Unloaded Open Carry (UOC): What's the Point?

George over at Sleepless in Midland has run across an interesting tidbit: it's legal to openly carry a handgun in California as long as it's unloaded. At first glance, this seems like a senseless legal right. As I mentioned in a comment on George's post, carrying a hammer would actually be a better choice than an unloaded gun in a self-defense situation.

But then I ran across the FAQ on the California Open Carry website, where we learn that it's also legal to carry ammo at the same time; it just can't be loaded in the firearm. This considerably evens the playing field, given the speed with which one can pop a loaded magazine into a pistol, with a little practice.

Of course, laws and lawyers being what they are, the definition of "loaded" is subject to, um, nuances. Read this discussion thread to get a feel for some of those subtleties.

I'd be interested to know how often people exercising their right to UOC in California get stopped and inspected by the police to ensure their firearms aren't loaded, and how strictly the definition is applied.

In Texas, anecdotal evidence suggests that Concealed Carry Permit holders are generally treated with beneficent respect by law enforcement officers (I've never had a chance to prove this myself as I've never had an encounter that required me to present my permit to an officer). The CCP is evidence that the holder has passed a background check, and has been trained not only in firearm use, but also in the legalities that accompany it, with the implicit assumption that holders and peace officers are, so to speak, on the same team. I wonder if California police have the same attitude toward UOC?

My guess is "no," as UOC appears to not be accompanied by any training requirement or background check. In fact, here's what the aforementioned FAQ has to say:
You may also have encounters with law enforcement officers. You must be prepared for this. Know all the laws. Carry the flyers and memos with you. Many Open Carriers carry personal voice recorders to record their police encounters. You may be detained. You legally must allow police officers to inspect your firearm to ensure that it is unloaded (where applicable per 12031). You may even be arrested. This shouldn't happen if you follow all the laws, but from many of the experiences shared on the OpenCarry.org forums, it appears that many police officers do not know or do not understand the law. Remain patient, and if you can, share with them what you know. If however you are placed under arrest, immediately stop talking.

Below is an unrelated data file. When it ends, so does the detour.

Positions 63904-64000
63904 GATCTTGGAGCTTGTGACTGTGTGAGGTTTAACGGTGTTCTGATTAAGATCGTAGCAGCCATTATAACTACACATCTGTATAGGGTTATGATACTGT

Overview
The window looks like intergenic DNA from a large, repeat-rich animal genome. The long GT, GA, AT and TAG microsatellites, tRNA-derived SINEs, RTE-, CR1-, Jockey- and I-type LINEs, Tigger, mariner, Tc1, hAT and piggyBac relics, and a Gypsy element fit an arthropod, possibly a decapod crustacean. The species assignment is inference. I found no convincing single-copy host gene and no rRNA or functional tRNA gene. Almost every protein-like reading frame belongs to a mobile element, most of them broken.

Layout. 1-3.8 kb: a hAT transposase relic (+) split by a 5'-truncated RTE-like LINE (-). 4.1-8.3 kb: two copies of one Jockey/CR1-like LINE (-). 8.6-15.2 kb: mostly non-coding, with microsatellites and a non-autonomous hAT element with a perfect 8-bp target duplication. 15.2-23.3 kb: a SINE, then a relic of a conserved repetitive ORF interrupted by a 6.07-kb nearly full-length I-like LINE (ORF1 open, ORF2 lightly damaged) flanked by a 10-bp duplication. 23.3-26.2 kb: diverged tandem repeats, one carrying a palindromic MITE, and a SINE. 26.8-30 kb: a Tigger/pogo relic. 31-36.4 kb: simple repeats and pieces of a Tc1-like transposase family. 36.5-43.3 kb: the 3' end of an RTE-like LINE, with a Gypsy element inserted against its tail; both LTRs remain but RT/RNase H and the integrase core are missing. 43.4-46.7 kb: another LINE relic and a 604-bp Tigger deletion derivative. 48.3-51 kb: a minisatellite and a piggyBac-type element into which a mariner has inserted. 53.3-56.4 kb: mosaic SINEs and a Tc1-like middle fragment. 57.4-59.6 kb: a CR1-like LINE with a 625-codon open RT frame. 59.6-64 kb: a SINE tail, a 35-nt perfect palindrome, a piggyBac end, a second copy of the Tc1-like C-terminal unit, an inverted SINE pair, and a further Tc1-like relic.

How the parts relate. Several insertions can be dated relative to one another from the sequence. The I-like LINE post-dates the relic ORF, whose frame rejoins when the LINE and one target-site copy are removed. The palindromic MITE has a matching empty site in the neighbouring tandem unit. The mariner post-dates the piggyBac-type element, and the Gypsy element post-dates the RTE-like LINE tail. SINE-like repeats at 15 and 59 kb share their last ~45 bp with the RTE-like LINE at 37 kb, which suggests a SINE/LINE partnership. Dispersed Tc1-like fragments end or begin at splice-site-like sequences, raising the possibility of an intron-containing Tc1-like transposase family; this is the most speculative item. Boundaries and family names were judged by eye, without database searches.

If you are unwilling to accept this risk of false arrest, or are unable to bear the significant financial burden for your legal defense, then don't Open Carry in California.


Having lived in CA for many years and having several peace officers in the family, I can say as a practical matter, there's very little legal open carrying going on out there...and you're right, the police are not fans. There's a fine line between "open carry" and "brandishing" a weapon. And the number of prohibited areas (i.e. basically anyplace where it is illegal to discharge a firearm) makes it near impossible to carry openly and remain legal.

I grew up in Palm Springs, Ca. In the mid 60s, my best friend and I went into Dave’s Jewelry and Loan, a local pawn shop. Dave had a WWII war surplus 1911A1 ($40) that I was interested in. On the wall, there was a big block of wood with a playing card in the middle. Dave picked up the M1911, inserted a magazine, racked the slide and fired a bullet into the playing card. There was an older Jewish lady in the store at the time. She loudly exclaimed “Oy Vey Davit, vhat are you doink?” – that was it – no sirens, no concerned citizens, no nothing. This was on one of the two main streets in Palm Springs. Today, that would have elicited a Swat Team response. Before going into the military, that gun was a constant companion -- I still have that 1911A1.

It’s unfortunate, but the progressive influence in CA has infiltrated the Fed Gov – Pelosi, Waxman, Boxer, Feinstein – Calif. Politicians have done such a wonderful job in their own state that they are sure the rest of the US would benefit from their social/environmental insights and fiscal responsibility.

Sorry for the political content.


Since you mentioned hammers, I felt a need to comment on this. California law contains a certain nuance that to many, is simply insane. Carrying a *loaded* and *concealed* firearm is a ***misdemeanor***, whereas a blunt object such as a sap, hammer, baseball bat, baton, or anything of that like, can be and routinely is a ***felony*** under PC 12020

California is truly insane.

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This page contains a single entry by Eric published on February 28, 2010 5:29 PM.

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